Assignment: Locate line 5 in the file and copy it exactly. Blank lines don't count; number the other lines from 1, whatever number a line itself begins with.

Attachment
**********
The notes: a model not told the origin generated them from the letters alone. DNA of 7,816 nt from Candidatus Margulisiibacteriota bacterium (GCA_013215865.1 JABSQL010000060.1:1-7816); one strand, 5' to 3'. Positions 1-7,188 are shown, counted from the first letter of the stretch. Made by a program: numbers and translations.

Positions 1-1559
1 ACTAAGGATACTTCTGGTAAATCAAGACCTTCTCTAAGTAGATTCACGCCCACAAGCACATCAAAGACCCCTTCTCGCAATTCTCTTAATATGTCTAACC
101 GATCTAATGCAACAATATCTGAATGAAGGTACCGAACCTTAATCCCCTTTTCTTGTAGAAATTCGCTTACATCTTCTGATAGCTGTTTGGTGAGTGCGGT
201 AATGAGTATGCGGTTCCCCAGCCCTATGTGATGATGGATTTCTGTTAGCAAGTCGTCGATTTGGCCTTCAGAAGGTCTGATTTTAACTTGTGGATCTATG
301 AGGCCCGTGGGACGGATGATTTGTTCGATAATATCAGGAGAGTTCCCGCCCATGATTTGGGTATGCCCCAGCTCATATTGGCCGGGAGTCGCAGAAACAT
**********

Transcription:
201 AATGAGTATGCGGTTCCCCAGCCCTATGTGATGATGGATTTCTGTTAGCAAGTCGTCGATTTGGCCTTCAGAAGGTCTGATTTTAACTTGTGGATCTATG